Lesson 5

Boolean Indexing and Fancy Indexing in NumPy

Introduction to Boolean Indexing

Hello! We'll explore a concept called Boolean Indexing in NumPy today. It lets us access array elements based on conditions instead of explicit indices.

Practice with Boolean Indexing: Dataset

To illustrate, let's create a NumPy array, data:

Python
1import numpy as np 2 3data = np.array([12, 43, 36, 32, 51, 18, 79, 7]) 4print("Data: ", data) # Data: [12 43 36 32 51 18 79 7]
Practice with Boolean Indexing: Boolean Mask

Now, suppose we want to extract elements greater than 30. We form a Boolean array checking this condition for data:

Python
1bool_array = data > 30 2print("Boolean Array: ", bool_array) # Boolean Array: [False True True True True False True False]
Practice with Boolean Indexing: Selecting Data

To extract the elements that satisfy our condition from data, we use the bool_array as an index:

Python
1filtered_data = data[bool_array] 2print("Filtered Data: ", filtered_data) # Filtered Data: [43 36 32 51 79]

Now filtered_data only holds values from data that are greater than 30.

Complex Filter Condition

We can also use Boolean conditions to combine multiple criteria using logical operators like & for AND and | for OR.

Consider an array of prices per unit for different products in a retail store:

Python
1prices = np.array([15, 30, 45, 10, 20, 35, 50]) 2print("Prices: ", prices) # Prices: [15 30 45 10 20 35 50]

Suppose we want to find prices that are greater than 20 and less than 40. We can combine conditions using the & operator:

Python
1filtered_prices = prices[(prices > 20) & (prices < 40)] 2print("Filtered Prices (20 < price < 40): ", filtered_prices) 3# Filtered Prices (20 < price < 40): [30 35]

Now, let's consider finding prices that are either less than 15 or greater than 45 using the | operator:

Python
1filtered_prices_or = prices[(prices < 15) | (prices > 45)] 2print("Filtered Prices (price < 15 OR price > 45): ", filtered_prices_or) 3# Filtered Prices (price < 15 OR price > 45): [10 50]

Using these logical operators, you can create complex filtering conditions to extract exactly the data you need.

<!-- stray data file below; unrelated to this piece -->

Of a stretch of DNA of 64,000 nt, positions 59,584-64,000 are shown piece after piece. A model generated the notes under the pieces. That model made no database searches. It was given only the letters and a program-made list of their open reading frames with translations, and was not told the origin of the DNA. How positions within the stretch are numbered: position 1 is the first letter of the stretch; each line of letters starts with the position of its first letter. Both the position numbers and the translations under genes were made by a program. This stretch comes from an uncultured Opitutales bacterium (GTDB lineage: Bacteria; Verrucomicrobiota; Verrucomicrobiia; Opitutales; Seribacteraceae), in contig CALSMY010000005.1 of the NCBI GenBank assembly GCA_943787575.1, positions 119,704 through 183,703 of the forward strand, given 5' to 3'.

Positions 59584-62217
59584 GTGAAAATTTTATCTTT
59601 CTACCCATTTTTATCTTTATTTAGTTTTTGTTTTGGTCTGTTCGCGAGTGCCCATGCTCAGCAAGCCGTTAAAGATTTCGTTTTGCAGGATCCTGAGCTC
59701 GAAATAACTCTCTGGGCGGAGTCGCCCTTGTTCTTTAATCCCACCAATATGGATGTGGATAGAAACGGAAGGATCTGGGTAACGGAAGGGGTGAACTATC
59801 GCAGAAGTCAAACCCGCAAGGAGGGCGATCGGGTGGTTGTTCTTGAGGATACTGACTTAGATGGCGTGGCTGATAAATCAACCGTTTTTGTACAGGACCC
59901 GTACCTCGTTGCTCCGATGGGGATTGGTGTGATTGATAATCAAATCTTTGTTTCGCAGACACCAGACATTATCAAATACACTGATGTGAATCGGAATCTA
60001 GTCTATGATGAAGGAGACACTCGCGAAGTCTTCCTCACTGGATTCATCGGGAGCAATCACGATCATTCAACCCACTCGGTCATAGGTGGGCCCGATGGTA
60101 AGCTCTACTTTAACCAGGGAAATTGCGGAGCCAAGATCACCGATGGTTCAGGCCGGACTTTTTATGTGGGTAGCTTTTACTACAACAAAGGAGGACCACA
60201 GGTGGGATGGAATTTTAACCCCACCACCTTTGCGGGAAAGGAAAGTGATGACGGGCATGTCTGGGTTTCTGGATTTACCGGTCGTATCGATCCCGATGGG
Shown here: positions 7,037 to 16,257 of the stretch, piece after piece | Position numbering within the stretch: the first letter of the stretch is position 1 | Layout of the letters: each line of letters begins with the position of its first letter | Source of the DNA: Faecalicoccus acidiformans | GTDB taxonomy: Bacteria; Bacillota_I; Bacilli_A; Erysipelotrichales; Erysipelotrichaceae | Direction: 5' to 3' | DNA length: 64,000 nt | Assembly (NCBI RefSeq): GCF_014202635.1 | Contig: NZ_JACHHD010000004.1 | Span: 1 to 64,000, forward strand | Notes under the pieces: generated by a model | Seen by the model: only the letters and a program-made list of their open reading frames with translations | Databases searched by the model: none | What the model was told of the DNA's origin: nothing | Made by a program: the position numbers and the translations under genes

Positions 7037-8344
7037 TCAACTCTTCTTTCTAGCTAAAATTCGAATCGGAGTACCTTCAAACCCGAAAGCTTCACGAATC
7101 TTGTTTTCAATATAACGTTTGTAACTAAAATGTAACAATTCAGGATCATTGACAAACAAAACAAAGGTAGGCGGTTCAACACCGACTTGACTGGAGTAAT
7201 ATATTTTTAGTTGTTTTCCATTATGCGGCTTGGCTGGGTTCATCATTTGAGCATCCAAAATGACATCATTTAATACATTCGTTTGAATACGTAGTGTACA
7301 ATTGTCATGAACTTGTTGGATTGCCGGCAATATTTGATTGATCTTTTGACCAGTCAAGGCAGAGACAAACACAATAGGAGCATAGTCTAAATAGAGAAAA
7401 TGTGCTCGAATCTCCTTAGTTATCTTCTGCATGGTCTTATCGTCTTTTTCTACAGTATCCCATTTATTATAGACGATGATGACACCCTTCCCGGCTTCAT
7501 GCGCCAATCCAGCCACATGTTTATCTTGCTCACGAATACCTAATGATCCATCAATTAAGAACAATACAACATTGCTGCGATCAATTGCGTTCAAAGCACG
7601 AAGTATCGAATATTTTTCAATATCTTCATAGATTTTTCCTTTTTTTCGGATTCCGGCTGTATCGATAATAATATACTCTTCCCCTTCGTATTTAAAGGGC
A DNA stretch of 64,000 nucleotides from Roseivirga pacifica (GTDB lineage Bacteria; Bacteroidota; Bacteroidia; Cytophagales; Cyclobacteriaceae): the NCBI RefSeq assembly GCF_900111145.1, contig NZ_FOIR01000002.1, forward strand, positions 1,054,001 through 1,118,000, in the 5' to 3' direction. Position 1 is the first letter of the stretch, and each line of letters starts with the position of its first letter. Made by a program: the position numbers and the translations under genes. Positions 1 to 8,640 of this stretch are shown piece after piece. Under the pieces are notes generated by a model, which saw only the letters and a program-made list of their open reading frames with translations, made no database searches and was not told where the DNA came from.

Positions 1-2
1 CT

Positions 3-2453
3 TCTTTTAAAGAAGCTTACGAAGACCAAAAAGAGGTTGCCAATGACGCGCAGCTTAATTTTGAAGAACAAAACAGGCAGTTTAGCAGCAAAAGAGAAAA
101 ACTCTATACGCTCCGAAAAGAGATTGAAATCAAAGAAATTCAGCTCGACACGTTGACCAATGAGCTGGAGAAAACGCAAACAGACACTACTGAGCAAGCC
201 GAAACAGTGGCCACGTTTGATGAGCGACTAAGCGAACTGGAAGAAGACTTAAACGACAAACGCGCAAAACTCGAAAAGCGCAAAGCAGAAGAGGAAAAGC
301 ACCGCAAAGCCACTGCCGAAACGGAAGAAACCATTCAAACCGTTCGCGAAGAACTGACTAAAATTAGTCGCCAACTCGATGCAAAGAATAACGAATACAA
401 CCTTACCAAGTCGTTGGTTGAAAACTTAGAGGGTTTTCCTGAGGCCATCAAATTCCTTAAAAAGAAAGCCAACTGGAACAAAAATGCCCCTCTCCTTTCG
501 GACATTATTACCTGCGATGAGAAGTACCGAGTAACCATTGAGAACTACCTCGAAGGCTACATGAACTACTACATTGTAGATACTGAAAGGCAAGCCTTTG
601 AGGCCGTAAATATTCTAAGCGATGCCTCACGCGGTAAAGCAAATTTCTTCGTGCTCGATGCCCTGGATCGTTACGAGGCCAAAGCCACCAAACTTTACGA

Introduction to Fancy Indexing

Next, let's learn about Fancy Indexing in NumPy, a tool for accessing multiple non-adjacent array items. We pass an array of indices to select these items.

Consider an array of seven numbers:

Python
1data = np.array([11, 22, 33, 44, 55, 66, 77]) 2print("Data: ", data) # Data: [11 22 33 44 55 66 77]

We fetch the 1st, 3rd, and 5th elements together:

Python
1fancy_indexes = np.array([0, 2, 4]) 2fancy_data = data[fancy_indexes] 3print("Data from Fancy Indexing: ", fancy_data) # Data from Fancy Indexing: [11 33 55]
Practice with Fancy Indexing

Let's consider a practical use of Fancy Indexing. Given an array representing people's ages, we want to fetch the ages of person 2, person 5, and person 7:

Python
1ages = np.array([15, 22, 27, 35, 41, 56, 63, 74, 81]) 2print("Initial Ages Array: ", ages) # Initial Ages Array: [15 22 27 35 41 56 63 74 81] 3 4indexes = np.array([1, 4, 6]) # Indices of values of interest 5fetched_ages = ages[indexes] 6print("Fetched Ages: ", fetched_ages) # Fetched Ages: [22 41 63]
Lesson Summary

We've covered Boolean Indexing and Fancy Indexing in NumPy in today's session, moving from the basics to a more powerful, combined application of the methods.

Now it's your turn to put these techniques into practice. The following exercises will allow you to refine your skills and solidify the concepts learned. Happy coding!

Enjoy this lesson? Now it's time to practice with Cosmo!

Practice is how you turn knowledge into actual skills.